Journal Staff


As travel between Guam and the Northern Mariana Islands becomes easier, businesspeople and residents are questioning why it is not yet possible to fly between Guam and Rota.

Shaun Christian, president of Star Marianas Air — which currently flies between Saipan and Rota told the Journal that the airline is dealing with the same requests.

“The people of Rota have been asking us to resume the scheduled flights,” he said.

The last flight between Guam and Rota was on Dec. 1, 2020.

Previously when resumption of flights was discussed, island leaders in Rota were wary of COVID-19 entering the island.

One barrier to flights is the need for the U.S. Customs and Border Protection to check the status of passengers to Guam, since the NMI has some residents who do not have right of entry to Guam.

Currently there are no CBP personnel stationed in Rota or Tinian, since Saipan is currently the only point of entry and exit for international flights.

Star Marianas can fly between the two islands, by prior arrangement, Christian said. “We are offering charter flights between Rota and Guam.” He said CBP has been accommodating in those circumstances, where screening and clearance is conducted through the passenger manifest. “CBP have been great.” The charters have proved highly popular, Christian said.

However, Christian said multiple direct flights will not resume until the cost of permanently stationing personnel in Rota is accounted for through a reimbursement services agreement, or until Rota is again considered an international port of entry were tourism to the island to resume with direct flights.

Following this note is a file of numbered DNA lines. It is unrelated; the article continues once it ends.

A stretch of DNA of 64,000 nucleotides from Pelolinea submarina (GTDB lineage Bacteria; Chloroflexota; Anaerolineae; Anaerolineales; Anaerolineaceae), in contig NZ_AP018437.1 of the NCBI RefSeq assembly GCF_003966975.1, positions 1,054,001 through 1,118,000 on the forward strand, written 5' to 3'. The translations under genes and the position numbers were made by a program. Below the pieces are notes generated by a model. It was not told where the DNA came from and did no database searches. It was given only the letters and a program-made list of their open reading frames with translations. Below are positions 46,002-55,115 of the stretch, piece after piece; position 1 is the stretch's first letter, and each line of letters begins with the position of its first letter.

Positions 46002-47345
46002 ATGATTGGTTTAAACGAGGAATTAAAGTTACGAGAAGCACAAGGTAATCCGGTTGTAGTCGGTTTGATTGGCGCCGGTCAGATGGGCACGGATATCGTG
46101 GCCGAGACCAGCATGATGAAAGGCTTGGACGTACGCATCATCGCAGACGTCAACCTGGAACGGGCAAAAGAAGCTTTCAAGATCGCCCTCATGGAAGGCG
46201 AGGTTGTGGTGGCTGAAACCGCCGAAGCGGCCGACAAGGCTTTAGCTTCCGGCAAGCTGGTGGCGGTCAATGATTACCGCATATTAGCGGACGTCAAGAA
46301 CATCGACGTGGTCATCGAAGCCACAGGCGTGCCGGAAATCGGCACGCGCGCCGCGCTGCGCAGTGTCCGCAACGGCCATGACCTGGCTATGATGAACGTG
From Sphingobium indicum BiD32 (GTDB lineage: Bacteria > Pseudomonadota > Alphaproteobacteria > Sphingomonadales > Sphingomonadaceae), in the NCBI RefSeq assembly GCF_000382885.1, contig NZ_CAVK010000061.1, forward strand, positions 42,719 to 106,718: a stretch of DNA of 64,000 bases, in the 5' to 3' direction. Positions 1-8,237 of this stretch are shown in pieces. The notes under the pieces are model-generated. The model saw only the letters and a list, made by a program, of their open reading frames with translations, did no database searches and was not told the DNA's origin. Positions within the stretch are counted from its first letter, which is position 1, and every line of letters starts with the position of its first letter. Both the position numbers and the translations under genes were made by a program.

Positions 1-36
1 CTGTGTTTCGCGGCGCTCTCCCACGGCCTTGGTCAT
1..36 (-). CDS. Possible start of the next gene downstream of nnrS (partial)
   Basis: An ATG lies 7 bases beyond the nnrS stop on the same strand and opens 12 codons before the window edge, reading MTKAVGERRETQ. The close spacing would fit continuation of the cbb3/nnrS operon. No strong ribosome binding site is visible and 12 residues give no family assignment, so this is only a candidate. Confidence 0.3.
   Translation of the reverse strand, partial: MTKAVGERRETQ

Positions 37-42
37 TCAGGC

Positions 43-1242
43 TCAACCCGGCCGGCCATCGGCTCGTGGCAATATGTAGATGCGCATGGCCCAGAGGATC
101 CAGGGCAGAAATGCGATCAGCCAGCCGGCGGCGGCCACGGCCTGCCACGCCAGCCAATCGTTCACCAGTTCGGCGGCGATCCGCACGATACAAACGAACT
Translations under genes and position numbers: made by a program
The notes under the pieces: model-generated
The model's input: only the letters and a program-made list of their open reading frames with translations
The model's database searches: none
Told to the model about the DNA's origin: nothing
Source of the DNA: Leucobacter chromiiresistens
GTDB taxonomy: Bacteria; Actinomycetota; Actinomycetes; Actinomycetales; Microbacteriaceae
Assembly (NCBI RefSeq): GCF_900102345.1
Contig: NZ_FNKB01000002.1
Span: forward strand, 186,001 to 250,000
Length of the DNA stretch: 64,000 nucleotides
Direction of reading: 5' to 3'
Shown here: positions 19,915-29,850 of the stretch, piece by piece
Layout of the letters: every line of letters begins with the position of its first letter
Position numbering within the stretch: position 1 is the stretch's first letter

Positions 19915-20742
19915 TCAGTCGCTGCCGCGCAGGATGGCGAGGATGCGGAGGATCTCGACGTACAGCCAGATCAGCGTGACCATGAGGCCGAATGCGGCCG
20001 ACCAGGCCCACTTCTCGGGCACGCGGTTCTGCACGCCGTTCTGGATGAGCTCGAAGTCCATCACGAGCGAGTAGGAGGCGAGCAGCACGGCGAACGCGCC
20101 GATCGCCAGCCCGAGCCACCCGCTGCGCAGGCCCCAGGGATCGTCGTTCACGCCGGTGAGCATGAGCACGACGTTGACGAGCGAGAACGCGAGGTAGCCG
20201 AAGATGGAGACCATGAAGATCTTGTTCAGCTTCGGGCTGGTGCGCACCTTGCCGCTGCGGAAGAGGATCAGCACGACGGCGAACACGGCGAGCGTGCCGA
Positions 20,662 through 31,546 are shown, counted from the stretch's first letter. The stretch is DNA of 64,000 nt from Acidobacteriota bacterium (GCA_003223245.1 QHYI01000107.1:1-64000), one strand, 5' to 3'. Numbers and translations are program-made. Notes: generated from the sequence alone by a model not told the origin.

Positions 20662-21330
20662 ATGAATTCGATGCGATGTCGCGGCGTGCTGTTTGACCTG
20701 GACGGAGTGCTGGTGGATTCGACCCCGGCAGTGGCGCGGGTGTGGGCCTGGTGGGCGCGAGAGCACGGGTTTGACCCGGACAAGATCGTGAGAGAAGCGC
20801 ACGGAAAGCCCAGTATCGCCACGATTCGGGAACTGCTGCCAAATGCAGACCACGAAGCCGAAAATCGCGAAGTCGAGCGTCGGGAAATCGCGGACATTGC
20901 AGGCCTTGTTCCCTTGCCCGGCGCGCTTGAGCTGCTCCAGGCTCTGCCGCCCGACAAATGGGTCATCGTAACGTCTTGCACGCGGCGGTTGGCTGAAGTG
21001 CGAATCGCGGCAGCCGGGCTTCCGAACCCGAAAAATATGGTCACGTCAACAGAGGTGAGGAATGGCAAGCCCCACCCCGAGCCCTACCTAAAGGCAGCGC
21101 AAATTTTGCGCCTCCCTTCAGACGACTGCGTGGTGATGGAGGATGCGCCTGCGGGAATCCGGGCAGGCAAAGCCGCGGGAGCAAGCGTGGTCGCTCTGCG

Benjamin Taisacan Manglona International Airport is Rota’s air port of entry.
Photo from Wikimapia

The cost would need to cover not only transport and a per diem, but also accommodation costs if that were necessary. For the airline, he said the proposition that it carries the financial burden is too high. “It’s not feasible with this new requirement. The risks and costs would be too great to bring an officer down every day.”

In the meantime, CBP would help, he said. “Everybody’s willing, if they work it out with the CNMI government.”

Star Marianas has six flights daily Monday through Saturday between Saipan and Rota, and Christian said the airline typically carries about 40 to 50 passengers a day.  

The Tinian Hot Pepper Festival the weekend of March 11 to March 13 drew plenty of arrivals by air, Christan said. The airline carried about 300 people on Sunday, March 13.

In other Star Marianas news, the U.S. Department of Defense approved the airline as an authorized carrier in the first week of January. mbj